Sharks get overtime win in Game 3 of the Stanley Cup Final, details on expansion, salary cap & more in this morning’s collection of NHL headlines.
THE MERCURY NEWS/TRIBLIVE.COM: Joonas Donskoi’s overtime goal gave the San Jose Sharks a 3-2 victory over the Pittsburgh Penguins in Game 3 of the 2016 Stanley Cup Final. Their victory narrows the Penguins series lead to two games to one, giving the Sharks an opportunity to tie the series in Game 4 on Monday night. Joe Thornton collected two assists for the Sharks, while Ben Lovejoy tallied one goal and set up another for the Pens. The Sharks played without winger Tomas Hertl, sidelined by a lower-body injury.
SPECTOR’S NOTE: Though the Penguins once again outshot the Sharks by a wide margin (42-26), the Sharks actually had more shot attempts, plus they outworked and out-hit their opponent. The Sharks also benefited from a couple of bad goals given up by Pens goalie Matt Murray. He misplayed Joel Ward’s game-tying slapshot and was beaten high on the short side on Donskoti’s OT goal. The stage is now set for what should be an exciting Game 4.
LAS VEGAS JOURNAL-REVIEW: The dream of an NHL franchise in Las Vegas appears to be drawing closer to reality. “The league’s nine-member executive committee meets this week, likely on Tuesday, though NHL deputy commissioner Bill Daly refused to confirm the date. The group is expected to recommend Las Vegas to join the league for the 2017-18 season while deferring Quebec City until 2018-19.”
SPECTOR’S NOTE: The Vegas expansion is widely believed to be a slam dunk, but it’s interesting that a decision on Quebec City could be deferred a year. Seems like the league wants another year to see if the Canadian dollar will rally before offering its blessing on an expansion team.
NEW YORK POST: Almost lost in another of Larry Brooks’ screeds against the NHL’s salary-cap system are a couple of newsworthy bits regarding next season’s cap ceiling and expansion. He cites a source with ties to the NHLPA claiming the salary cap for 2016-17 could drop to $69.3 million if the PA votes not to enact their annual five percent escalator clause. However, it’s expected the PA will approve the escalator, raising the cap to $72.8 million.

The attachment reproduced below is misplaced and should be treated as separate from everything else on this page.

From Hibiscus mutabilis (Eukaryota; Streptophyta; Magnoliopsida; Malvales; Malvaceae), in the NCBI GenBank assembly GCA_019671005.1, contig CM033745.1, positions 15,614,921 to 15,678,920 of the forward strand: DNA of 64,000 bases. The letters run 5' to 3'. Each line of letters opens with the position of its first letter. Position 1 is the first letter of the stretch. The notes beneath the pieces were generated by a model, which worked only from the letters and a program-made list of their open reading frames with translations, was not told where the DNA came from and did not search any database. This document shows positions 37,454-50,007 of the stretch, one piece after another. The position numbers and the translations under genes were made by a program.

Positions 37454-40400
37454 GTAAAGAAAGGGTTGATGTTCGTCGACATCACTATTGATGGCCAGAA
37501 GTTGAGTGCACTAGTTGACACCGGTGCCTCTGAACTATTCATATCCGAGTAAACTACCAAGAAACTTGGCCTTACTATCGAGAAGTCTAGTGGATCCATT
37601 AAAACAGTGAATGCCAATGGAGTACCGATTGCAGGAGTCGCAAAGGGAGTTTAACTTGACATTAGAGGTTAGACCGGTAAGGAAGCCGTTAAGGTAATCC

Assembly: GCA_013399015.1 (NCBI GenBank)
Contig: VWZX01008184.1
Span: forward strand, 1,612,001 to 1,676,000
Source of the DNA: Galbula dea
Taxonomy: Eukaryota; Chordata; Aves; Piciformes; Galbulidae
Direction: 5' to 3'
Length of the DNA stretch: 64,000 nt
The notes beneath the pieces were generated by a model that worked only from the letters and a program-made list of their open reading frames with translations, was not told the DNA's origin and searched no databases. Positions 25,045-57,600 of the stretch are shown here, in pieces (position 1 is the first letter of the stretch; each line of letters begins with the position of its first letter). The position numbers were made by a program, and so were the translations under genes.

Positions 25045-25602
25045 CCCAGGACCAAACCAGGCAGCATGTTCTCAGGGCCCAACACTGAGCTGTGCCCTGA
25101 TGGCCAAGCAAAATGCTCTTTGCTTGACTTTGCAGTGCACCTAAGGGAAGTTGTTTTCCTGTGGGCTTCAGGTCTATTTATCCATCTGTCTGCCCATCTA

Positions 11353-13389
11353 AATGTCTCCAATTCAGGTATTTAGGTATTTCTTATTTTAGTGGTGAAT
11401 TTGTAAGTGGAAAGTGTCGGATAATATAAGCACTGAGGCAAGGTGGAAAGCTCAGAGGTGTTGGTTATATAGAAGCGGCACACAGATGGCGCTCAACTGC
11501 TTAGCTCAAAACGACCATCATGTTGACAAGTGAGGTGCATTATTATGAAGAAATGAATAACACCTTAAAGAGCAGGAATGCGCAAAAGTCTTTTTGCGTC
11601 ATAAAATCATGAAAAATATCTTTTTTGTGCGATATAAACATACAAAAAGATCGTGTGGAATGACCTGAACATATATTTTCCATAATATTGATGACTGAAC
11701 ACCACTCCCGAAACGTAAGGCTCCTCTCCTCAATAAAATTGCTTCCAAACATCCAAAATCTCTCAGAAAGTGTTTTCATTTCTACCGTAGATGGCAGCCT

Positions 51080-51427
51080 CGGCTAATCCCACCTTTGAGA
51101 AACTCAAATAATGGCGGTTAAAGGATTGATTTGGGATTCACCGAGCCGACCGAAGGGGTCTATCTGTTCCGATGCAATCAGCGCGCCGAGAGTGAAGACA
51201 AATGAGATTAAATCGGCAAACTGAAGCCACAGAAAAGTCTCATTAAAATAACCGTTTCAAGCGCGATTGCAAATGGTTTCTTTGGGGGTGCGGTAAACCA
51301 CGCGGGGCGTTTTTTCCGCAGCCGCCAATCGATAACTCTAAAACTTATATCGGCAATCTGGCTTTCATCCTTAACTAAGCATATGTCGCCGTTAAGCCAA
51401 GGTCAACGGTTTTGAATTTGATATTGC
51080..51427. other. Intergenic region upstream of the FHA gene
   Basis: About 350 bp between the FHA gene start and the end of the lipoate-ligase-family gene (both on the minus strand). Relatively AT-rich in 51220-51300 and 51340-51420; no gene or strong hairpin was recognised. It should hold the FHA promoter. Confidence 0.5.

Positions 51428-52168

Brooks also cites a source claiming Las Vegas being approved as the NHL’s 31st franchise is a done deal. Teams with players holding no-movement clauses must protect those players even if their movement clauses or contracts expire at the end of 2016-17. “This means if the expansion draft is held, say, on June 21, 2017, teams will be obligated to protect players who, a) would become unrestricted free agents 10 days later; or, b) would be able to be waived or traded 10 days later.”
SPECTOR’S NOTE: If Brooks’ source is correct, the cap could come in much lower than the projected $74 million, which would jibe with deputy commissioner Bill Daly’s recent claim the cap could be flat for next season. A $72.8 million cap isn’t much of a bump over the current $71.4 million, which could force some cap-strapped teams into cost-cutting trades this summer. Brooks source is also confirming what was widely assumed would be the rules regarding players with no-movement clauses.
THE NEWS & OBSERVER: In the wake of reports Carolina Hurricanes owner Peter Karmanos Jr. is involved in a lawsuit with his three eldest sons, Luke DeCock provides lengthy answers to questions over the ownership status and concerns of relocation of the Hurricanes. In the long term, the lawsuit could raise questions over the club’s cash flow. While the Hurricanes are up for sale, as long as league expansion remains on the table, DeCock doubts the club will be going anywhere. Karmanos said he doesn’t want to move the club. The club has a great lease and the league also claims the club isn’t moving.
SPECTOR’S NOTE: I’m only citing the notable highlights. I suggest reading the entire piece as DeCock goes into detail explaining over the Karmanos lawsuit, the status of the Hurricanes, its future in the Triangle and possible player moves by the club this summer. While it’s possible the Canes could be relocated, it doesn’t sound as though its something that will happen anytime soon.
THE SCORE: The Los Angeles Kings re-signed defenseman Brayden McNabb to a two-year contract extension. The annual average salary is reportedly in the range of $1.7-1.75 million.
NBC SPORTS: “Results, amusing photos and more from the 2016 NHL Draft combine.”